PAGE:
It’s not an “adult” service, but an approach that normalizes sex, and no one has to worry that they’re playing by some set of invisible rules — or that the rules might appear out of nowhere, or suddenly change when a company decides to change its TOS. Did you know that (according to the EFF) most major companies change their TOS almost *weekly*? They just don’t tell their users. the EFF tracks these changes closely; I’m hoping they’ll RSS these changes so someday we can subscribe to say, Facebook’s changing TOS…

{ 8 comments }

1 Darkstar August 27, 2009 at 8:31 pm

Yeah, what could possibly go wrong?

2 DJTennessee August 26, 2009 at 12:33 pm

@ c

I worry you’re being excessively pessimistic about how much heavily religious people need hardcore porn to get them through the day.

3 c August 25, 2009 at 7:05 am

“there are no rules as to what you can do with the domain once you legally have it”

That also means there are no rules as to what they can decide you can’t do. I worry that you are being excessively optimistic about what a heavily religious government will decide that they can and shouldn’t do.

4 DJTennessee August 24, 2009 at 12:42 pm

stumbling across Euro press to discover them making aggrandizing statements about “our intentions” for market domination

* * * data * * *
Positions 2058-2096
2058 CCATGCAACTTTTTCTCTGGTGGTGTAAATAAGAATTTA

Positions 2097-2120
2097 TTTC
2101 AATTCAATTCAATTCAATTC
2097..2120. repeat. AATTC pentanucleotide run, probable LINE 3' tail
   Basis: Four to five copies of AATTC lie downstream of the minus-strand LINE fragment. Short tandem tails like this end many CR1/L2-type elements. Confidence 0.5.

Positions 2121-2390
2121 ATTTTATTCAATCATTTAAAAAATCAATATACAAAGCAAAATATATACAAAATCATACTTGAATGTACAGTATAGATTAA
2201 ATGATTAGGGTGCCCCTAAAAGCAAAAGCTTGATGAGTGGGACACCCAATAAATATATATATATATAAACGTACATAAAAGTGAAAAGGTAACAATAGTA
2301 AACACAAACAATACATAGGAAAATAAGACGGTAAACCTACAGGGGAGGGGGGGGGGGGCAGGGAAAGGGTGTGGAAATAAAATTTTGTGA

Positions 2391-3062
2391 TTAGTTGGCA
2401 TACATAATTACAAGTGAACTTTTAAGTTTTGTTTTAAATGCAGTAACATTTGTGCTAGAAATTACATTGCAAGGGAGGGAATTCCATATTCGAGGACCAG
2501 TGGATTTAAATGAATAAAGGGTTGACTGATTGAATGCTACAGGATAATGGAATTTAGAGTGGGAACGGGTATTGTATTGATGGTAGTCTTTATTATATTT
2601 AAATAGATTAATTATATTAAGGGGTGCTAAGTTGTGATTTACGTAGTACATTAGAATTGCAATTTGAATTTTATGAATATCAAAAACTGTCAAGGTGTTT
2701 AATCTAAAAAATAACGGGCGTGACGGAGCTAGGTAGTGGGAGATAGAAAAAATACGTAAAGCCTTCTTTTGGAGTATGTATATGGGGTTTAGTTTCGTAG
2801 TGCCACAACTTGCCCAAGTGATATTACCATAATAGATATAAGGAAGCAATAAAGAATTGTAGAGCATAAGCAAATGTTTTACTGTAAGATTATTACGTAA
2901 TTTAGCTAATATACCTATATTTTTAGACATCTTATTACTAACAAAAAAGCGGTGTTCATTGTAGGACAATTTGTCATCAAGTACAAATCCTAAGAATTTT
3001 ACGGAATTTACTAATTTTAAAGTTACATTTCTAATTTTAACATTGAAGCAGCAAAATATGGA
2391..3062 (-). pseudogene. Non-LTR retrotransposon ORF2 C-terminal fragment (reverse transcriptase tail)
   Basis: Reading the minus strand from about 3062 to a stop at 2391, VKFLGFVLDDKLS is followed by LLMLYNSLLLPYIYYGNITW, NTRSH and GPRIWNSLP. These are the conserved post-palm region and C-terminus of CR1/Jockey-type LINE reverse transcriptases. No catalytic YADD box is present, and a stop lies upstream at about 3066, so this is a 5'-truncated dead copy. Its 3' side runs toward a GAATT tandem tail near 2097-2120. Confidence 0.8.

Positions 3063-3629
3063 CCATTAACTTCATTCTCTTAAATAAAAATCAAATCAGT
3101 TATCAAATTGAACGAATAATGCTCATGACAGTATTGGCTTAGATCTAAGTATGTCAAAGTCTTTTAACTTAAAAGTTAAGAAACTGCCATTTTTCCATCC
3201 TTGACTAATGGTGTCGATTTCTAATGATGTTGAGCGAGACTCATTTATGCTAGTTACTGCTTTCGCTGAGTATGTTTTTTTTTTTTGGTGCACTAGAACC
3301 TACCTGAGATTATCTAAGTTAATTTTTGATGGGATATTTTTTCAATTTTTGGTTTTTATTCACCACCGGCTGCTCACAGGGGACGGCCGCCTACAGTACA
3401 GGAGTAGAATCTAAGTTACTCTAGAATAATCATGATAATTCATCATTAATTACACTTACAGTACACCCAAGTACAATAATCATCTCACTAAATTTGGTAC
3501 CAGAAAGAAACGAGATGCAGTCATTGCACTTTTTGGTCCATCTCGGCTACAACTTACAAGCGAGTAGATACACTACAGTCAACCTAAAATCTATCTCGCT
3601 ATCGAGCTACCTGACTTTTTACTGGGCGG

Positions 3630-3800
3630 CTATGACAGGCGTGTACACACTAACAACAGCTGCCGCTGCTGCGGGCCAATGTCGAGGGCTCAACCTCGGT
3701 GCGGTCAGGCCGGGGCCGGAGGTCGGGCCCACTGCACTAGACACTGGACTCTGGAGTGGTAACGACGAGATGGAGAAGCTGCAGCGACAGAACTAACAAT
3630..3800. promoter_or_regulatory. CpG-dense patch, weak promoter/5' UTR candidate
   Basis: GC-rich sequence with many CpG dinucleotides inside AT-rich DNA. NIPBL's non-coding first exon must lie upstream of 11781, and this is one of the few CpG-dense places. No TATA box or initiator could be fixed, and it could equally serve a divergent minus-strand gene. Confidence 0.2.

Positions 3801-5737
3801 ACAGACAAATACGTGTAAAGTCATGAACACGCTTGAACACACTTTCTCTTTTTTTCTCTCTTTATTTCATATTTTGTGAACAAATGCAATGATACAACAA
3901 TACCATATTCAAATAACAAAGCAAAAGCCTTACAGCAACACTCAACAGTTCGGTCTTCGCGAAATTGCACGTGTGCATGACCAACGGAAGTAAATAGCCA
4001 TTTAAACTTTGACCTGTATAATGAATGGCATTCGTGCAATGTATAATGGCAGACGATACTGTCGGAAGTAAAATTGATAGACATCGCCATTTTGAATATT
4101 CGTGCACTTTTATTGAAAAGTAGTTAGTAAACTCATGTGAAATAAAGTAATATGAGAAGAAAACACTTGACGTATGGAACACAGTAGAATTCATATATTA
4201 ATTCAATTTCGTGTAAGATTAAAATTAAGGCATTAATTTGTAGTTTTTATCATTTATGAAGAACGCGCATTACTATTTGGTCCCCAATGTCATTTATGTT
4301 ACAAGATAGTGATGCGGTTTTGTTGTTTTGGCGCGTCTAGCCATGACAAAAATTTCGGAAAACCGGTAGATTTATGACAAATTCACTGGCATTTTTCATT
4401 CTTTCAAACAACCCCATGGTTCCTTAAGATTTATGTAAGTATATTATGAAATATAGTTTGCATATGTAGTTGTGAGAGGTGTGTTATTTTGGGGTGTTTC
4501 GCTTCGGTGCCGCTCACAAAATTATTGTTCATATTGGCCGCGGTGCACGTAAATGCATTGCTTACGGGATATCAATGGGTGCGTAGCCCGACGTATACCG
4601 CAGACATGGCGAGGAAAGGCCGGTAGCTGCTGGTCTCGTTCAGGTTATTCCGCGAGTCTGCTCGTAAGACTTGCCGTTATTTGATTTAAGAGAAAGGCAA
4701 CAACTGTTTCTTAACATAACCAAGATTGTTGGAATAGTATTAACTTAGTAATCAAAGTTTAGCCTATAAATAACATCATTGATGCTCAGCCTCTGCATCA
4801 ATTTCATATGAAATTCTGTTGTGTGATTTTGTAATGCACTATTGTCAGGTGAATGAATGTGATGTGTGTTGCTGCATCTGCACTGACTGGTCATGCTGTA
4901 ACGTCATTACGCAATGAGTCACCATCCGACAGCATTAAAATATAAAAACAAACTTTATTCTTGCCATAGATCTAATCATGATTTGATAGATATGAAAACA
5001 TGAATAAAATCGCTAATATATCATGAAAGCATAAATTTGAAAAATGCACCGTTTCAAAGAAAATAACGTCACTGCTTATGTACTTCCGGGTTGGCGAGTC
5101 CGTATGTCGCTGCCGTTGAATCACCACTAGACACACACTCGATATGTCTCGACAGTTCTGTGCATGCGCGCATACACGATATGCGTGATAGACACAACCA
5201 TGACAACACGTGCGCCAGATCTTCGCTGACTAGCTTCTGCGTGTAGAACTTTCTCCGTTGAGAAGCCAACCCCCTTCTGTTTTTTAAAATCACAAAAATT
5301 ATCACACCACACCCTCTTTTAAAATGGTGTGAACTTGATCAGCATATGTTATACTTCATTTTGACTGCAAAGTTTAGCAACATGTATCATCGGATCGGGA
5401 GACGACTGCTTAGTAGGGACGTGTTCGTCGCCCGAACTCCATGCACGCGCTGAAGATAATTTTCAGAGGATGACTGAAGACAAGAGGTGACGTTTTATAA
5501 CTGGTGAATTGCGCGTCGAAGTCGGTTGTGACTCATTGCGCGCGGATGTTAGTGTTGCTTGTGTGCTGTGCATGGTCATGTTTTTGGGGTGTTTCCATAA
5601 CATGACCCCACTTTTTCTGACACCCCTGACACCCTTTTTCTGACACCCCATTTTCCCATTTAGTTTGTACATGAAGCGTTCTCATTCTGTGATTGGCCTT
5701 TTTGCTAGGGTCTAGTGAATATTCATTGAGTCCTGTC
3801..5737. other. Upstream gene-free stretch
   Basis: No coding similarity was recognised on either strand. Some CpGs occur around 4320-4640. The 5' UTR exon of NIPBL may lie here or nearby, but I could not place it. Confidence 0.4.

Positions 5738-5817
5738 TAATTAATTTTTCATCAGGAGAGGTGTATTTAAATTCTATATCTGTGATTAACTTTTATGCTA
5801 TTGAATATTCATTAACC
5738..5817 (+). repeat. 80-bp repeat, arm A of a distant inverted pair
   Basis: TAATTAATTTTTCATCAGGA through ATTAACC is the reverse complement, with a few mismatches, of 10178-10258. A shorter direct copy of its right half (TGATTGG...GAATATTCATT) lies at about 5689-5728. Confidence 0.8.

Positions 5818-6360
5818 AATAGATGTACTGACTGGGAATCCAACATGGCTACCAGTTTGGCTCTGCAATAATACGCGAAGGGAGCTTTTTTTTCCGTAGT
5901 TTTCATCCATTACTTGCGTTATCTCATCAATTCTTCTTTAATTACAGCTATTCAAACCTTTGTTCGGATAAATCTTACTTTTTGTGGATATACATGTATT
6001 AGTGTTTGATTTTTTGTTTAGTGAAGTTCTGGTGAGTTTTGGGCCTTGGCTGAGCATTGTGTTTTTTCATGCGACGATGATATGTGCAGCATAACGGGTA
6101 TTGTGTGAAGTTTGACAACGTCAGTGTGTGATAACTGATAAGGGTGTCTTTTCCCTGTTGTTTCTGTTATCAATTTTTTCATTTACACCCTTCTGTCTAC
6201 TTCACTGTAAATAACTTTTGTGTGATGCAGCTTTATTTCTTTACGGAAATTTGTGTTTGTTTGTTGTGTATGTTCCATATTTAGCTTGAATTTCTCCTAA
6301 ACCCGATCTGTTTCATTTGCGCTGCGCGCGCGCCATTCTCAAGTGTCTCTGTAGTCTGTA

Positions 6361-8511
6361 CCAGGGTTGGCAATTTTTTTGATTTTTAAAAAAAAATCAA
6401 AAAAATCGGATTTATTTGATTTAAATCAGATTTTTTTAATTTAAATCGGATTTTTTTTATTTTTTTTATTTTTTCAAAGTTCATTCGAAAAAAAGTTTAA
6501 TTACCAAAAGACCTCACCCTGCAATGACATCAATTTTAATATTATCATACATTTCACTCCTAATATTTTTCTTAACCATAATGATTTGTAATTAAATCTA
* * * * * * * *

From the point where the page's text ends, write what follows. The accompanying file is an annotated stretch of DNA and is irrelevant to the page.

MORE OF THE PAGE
Leave it to the Germans to come up with a domination/submission angle!

Seriously, this is the cleverest invention ever from any of my local heroes.

5 bethany August 23, 2009 at 4:49 pm

This is awesome… and foreward-thinking, as well… Congrats on the launch!

6 casualencounters.com/blog August 23, 2009 at 2:46 pm

Intriguing. What’s your position it it being used to link to illegal content or being used in spam? Would you pull the links under such circumstances?

7 violet August 22, 2009 at 2:22 pm

Damon, I’m really glad you asked.

I guess first and foremost it’s worth highlighting the general public’s abstraction between websites running on ccTLDs (country code Top Level Domain) and the countries that the ccTLD belongs to. Ping.fm has no connection with the Federated States of Micronesia, Flickr’s new flic.kr domain is not based out of Korea, etc. the ccTLD system allows everyone to create new innovative (and short) urls that would otherwise not be available — I don’t think anyone would think that vb.ly is in any way associated with Libya.

the domain was purchased from a private company that is based out of Libya (which actually seems to support a lot of Open Source projects, yay!) and while there are some legal and Islamic-based morality rules that govern what can and can’t be registered in a .ly domain name, there are no rules as to what you can do with the domain once you legally have it. in other words the Libyan Government isn’t supporting, endorsing or presiding over what we’re doing on our domain and we’re not supporting, endorsing or presiding over what the Libyan Government is doing in their country.

we’re hosted on the wonderful Laughing Squid (US company) and we’re based out of San Francisco, CA, US.

in many ways you can look at this in reverse. isn’t it cool we can legally run such a service on top of the Libyia’s domain name — kinda subversive. and if vb.ly becomes successful then maybe it will be a great platform to start some important conversations about the issues you’re referring to. like this one.

8 Damon August 22, 2009 at 5:15 am